Saying that self-control is a positive character trait is, for most of us, an exercise in stating the obvious. Scientists, psychologists and philosophers have been extoling the virtues of self-control...
The Answer Might Be To Increase Downtime
I’m not terribly comfortable with many generalizations, but I do feel pretty confident in saying this: Americans spend most of their waking hours preoccupied with work. I mean, how often do we ever really leave work? Even on vacation (when we actually take a vacation), most people will tell you that they take their work along with them in some capacity, even if it’s just checking their email. But, what if our commitment to staying busy is actually working against us? What if our devotion to putting in extra hours actually makes us less productive? What if, in order to remain creative and engaged, our brains actually require a substantial amount of downtime?
“Idleness is not just a vacation, an indulgence or a vice; it is as indispensable to the brain as vitamin D is to the body, and deprived of it we suffer a mental affliction as disfiguring as rickets,” essayist Tim Kreider wrote in The New York Times. “The space and quiet that idleness provides is a necessary condition for standing back from life and seeing it whole, for making unexpected connections and waiting for the wild summer lightning strikes of inspiration—it is, paradoxically, necessary to getting any work done.”
While many of us might feel that more downtime is desirable, there is plenty of research that shows that it’s actually vital.
For example, did you know that the brain does not really ever slow down, even when we are sleeping, staring off into space or lying on the couch? There are in fact a variety of mental processes that require rest and relaxation in order to function properly. Downtime is essential to…
- The replenishment of our attention and motivation levels
- Our ability to be productive and creative
- The achievement of our highest levels of performance for any given task
- The formation of memories and ability to retrieve them
When our brain is allowed some freedom to wander, it can connect dots that allow us to learn from our past experience and plan for future experience. In fact, an appropriate level of downtime might even be necessary for us to maintain a sense of who we are and distinguish between right and wrong.
One of the most important bodies of research about the importance of a resting brain centers on what has been called the default mode network (DMN). It appears that the brain is anything but idle when we are resting. Processes are at work that strengthen our sense of self, help us understand the behavior of others, and help support ethical and moral decision-making. In other words, downtime is a chance for our brains to make sense of our world and the multitude of things we learn every day. When we give our brain a few moments to itself, it gallops through our memories, sensory experiences, disappointments and desires and pulls them together in a way that becomes practical and useful.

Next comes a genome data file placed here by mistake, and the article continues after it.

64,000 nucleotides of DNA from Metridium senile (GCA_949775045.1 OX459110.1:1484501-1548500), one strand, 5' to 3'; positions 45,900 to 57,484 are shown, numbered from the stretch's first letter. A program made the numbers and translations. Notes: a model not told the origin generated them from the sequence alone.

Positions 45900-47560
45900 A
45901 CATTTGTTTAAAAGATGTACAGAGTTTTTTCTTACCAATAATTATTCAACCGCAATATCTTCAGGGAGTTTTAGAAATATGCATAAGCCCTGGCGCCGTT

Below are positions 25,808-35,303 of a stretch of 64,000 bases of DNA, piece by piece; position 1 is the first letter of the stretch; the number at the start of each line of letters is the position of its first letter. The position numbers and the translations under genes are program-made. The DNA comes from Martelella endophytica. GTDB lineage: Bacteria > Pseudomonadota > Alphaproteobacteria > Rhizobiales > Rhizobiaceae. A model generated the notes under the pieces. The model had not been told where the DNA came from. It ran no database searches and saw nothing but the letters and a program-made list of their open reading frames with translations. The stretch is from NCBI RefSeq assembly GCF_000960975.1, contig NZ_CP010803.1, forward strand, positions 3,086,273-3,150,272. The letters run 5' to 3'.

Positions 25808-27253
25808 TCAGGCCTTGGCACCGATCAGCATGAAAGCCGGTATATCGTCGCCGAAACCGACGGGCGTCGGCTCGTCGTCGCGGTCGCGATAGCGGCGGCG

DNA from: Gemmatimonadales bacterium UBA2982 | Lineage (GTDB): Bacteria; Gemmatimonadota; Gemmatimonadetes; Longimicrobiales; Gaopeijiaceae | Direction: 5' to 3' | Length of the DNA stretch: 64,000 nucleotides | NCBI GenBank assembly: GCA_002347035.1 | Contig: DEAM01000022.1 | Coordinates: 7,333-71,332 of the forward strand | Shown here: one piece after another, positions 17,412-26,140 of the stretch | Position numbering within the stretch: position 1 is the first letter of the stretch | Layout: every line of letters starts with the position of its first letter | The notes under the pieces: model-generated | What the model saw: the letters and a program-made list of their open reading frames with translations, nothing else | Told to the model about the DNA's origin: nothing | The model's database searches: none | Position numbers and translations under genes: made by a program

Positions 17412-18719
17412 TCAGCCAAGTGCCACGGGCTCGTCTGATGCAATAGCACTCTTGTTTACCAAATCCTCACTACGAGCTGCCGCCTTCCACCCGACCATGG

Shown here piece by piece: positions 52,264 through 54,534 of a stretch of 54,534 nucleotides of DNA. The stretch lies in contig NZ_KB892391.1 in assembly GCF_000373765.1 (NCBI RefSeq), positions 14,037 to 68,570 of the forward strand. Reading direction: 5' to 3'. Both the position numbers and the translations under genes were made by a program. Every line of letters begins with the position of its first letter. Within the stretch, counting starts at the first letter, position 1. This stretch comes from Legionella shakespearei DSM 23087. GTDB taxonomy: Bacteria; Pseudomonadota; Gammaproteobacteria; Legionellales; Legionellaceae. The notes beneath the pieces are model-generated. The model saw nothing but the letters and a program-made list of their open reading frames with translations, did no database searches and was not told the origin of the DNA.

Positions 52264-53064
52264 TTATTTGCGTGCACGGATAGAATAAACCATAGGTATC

We’ve all experienced this. Have you ever had a great idea while taking a shower or while out for a run? These epiphanies may feel like they’ve come out of nowhere, but you are actually experiencing the effects of your brains Default Mode Network at work.
Psychologist K. Anders Ericsson of Florida State University has spent more than 30 years studying how people achieve the highest levels of expertise. Ericsson has concluded that most people can engage in intense practice for only an hour without rest. He notes that extremely talented people in many different disciplines—music, sports, writing—rarely practice more than four hours each day on average. If they push themselves too hard, they run the risk of injury or burnout.
While it’s unlikely that the typical American workday will get shortened to 4 hours per day, research suggests that we might want to consider re-examining the current model. Perhaps 40 – 50 (or more) hour work weeks separated by busy 2-day weekends (during which we often cram in some additional work) and a yearly short vacation is not the best system.
Vacations are great – they can help us unwind and relax and feel refreshed. However, their effects are short-lived. After only a few weeks of returning to work, most of the positive benefits of a vacation have worn off.
A four-year study at Harvard tracked the work habits of two groups at a Boston Consulting Group. In one group, five consultants took a break from work one day out of every week. In another group, the members scheduled one night during the work week of uninterrupted personal time. After just five months, both groups were more satisfied with their jobs, more likely to envision a long-term future at the company, more content with their work–life balance and prouder of their accomplishments.
The fact is, there are only so many hours in a day, and most of us don’t have more time to fill with work, even if we wanted to. So, if more time isn’t an available resource, perhaps we should turn our attention to something that is: our energy.
So, my question to you is, how can we use this information to improve our own ability to be productive and creative and create places to work that facilitate greater productivity, creativity and satisfaction?